Remedial Massage Cairns
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Acupuncture and remedial massage may be used to assist the pain and discomfort of lower back pain .
Please phone Tanya Galvin on 0408 0545 538 or email firstname.lastname@example.org
- Functions of the low back, or lumbar area, include structural support, movement, and protection of certain body tissues.
- Pain in the low back can be a result of conditions affecting the bony lumbar spine, discs between the vertebrae, ligaments around the spine and discs, spinal cord and nerves, muscles of the low back, internal organs of the pelvis and abdomen, and the skin covering the lumbar area.
- Treatment of low back pain is optimally directed toward a diagnosed or suspected specific cause. For acute lumbar strain, use of a home remedy initially can be beneficial.
What is the anatomy of the low back?
To understand various causes of low back pain, it is important to appreciate the normal design (anatomy) of the tissues of this area of the body. Important structures of the low back that can be related to symptoms in this region include the bony lumbar spine (vertebrae, singular = vertebra), discs between the vertebrae, ligaments around the spine and discs, spinal cord and nerves, muscles of the low back, internal organs of the pelvis and abdomen, and the skin covering the lumbar area.
The bony lumbar spine is designed so that vertebrae “stacked” together can provide a movable support structure while also protecting the spinal cord from injury. The spinal cord is composed of nervous tissue that extends down the spinal column from the brain. Each vertebra has a spinous process, a bony prominence behind the spinal cord, which shields the cord’s nervous tissue from impact trauma. Vertebrae also have a strong bony “body” (vertebral body) in front of the spinal cord to provide a platform suitable for weight bearing of all tissues above the buttocks. The lumbar vertebrae stack immediately atop the sacrum bone that is situated in between the buttocks.
The beginning of Cairns Acupuncture –
What is Acupuncture
Acupuncture is an important part of Traditional Chinese Medicine, along with Chinese herbal medicine, tui na (orthopedic massage) and Qi Gong (meditation and energy healing.)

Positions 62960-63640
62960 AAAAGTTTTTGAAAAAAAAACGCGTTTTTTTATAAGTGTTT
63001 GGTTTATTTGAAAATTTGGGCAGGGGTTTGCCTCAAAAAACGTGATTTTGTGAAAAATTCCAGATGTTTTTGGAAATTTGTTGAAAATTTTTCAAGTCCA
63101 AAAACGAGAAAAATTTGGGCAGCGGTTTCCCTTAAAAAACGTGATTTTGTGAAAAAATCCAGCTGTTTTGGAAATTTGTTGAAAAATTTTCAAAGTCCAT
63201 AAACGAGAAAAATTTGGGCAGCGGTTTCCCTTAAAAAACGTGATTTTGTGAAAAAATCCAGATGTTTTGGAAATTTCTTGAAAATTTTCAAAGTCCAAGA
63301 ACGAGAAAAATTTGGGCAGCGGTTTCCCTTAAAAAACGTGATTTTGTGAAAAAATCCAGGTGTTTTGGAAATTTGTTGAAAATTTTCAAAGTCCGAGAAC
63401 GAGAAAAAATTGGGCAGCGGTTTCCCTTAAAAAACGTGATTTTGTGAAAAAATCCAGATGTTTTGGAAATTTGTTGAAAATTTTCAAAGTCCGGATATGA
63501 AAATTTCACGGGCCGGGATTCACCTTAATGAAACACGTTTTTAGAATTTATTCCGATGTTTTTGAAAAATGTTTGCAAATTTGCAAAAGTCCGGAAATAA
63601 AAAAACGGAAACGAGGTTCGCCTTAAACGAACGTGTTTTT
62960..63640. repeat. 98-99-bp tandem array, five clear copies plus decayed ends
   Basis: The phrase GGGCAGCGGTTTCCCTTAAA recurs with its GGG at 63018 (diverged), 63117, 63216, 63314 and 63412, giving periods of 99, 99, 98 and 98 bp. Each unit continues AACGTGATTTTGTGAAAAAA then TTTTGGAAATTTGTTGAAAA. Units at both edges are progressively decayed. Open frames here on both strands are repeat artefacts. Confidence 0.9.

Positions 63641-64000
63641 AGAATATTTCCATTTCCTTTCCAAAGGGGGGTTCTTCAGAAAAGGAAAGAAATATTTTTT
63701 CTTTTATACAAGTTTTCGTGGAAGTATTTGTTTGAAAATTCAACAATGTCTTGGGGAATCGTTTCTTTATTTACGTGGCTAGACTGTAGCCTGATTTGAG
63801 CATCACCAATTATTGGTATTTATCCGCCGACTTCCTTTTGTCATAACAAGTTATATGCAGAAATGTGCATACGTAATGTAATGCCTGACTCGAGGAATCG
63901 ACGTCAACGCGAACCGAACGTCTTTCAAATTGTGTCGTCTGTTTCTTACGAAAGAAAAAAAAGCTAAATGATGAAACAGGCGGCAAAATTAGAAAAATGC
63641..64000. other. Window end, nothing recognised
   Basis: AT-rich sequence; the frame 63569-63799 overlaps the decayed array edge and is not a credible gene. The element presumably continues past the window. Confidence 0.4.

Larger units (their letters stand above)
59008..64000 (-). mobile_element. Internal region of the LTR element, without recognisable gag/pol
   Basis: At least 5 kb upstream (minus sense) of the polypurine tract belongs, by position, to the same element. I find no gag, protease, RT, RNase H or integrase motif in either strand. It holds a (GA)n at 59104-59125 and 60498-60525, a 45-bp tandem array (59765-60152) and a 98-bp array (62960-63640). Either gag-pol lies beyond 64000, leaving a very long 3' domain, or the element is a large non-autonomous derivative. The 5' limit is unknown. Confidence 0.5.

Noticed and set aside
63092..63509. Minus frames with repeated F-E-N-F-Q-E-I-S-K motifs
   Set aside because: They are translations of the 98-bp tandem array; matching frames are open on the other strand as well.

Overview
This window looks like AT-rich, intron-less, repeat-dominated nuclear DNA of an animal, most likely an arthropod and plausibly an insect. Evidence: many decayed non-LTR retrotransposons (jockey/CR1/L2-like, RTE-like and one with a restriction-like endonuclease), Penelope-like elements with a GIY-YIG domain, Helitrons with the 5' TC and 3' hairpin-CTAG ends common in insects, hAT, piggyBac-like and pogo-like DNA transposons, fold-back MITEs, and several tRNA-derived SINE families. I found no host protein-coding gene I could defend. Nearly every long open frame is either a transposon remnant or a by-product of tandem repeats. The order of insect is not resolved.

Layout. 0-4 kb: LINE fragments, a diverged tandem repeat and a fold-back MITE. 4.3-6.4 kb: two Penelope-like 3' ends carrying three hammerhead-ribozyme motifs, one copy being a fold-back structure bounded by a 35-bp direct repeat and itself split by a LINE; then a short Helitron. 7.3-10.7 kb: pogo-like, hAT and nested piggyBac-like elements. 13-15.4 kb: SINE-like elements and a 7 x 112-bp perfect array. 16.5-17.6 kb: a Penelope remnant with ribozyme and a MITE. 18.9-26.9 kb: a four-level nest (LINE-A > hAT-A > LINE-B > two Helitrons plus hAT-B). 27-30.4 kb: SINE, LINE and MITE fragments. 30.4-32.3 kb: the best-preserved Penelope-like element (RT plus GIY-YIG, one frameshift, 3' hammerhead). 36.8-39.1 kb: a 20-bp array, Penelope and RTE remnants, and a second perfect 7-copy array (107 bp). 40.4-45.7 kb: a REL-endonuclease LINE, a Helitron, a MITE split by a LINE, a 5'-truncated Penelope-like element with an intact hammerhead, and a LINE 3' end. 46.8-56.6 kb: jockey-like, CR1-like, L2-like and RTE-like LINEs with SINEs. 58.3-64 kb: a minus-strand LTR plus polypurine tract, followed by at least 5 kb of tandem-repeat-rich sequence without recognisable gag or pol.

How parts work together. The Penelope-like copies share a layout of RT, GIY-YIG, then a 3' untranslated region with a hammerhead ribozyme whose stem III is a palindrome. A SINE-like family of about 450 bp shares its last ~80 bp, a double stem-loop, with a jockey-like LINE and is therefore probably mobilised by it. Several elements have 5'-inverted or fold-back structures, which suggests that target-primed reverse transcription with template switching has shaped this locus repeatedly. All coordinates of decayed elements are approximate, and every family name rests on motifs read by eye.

With a history of almost 3000 years it is still used extensively today to treat literally millions of people around the world.
Acupuncture affects the physiological functioning of the body by the insertion of fine needles into particular reflex points all over the body.
How does acupuncture work?
Medically acupuncture works by regulating carious systems in the body – hormonal, nervous, immune, circulatory, muscular etc.
In traditional Chinese Medicine theory, acupuncture regulates the flow of qi (pronounced chee), a type of unseen energy or electromagnetic force traveling in a system of channels which connect acupncture points to tissues and organs.
Qi takes on many forms in the body, and is the foce that warms us, digests our food, moves our limbs and basically keeps us alive. When the qi, blood, fluids or spirit are somehow affected, the result is pain, discomfort or disease. Acupuncture can affect the flow of Qi in the channels and organs, thereby affecting hormones, nerves and muslces, immunity, circulation and so on.
Does it Hurt?
Some sensitive patients do feel some discomfort when the needles first go in, but most people are pleasantly surprised at how comfortable acupuncture therapy is, often falling asleep on the treatment table. The needles are generally between 0.2 and 0.25mm in width. Five of these fit in the bore of one hyperdermic needle….they are as fine as a human hair!
They are inserted quickly to minimize skin pain, and when correctly stimulated, there is a feeling of tingling, mild cramping or an electric sensation at the point.
How deep the needles are inserted varies from a few millimetres to a couple of inches or more depending on the size of the patient and where the point lies on the body.
Do Acupuncturist have to study in China?
Australia is leading the western world in it’s availability of university based degree courses in Chinese Medicine – majoring in acupuncture, Chinese Herbal Medicine, or both – and most of these institutions have affiliations with Chinese Medicine teaching hospitals to provide an opportunity for post-graduate study. Chinese Medicine practitioners are now governed by new legislation passed on by Australian Government preventing unqualified people from calling themselves Acupuncturists or Chinese Medicine Practitioners.
Please phone Tanya on 0408 054 538 or email email@example.com
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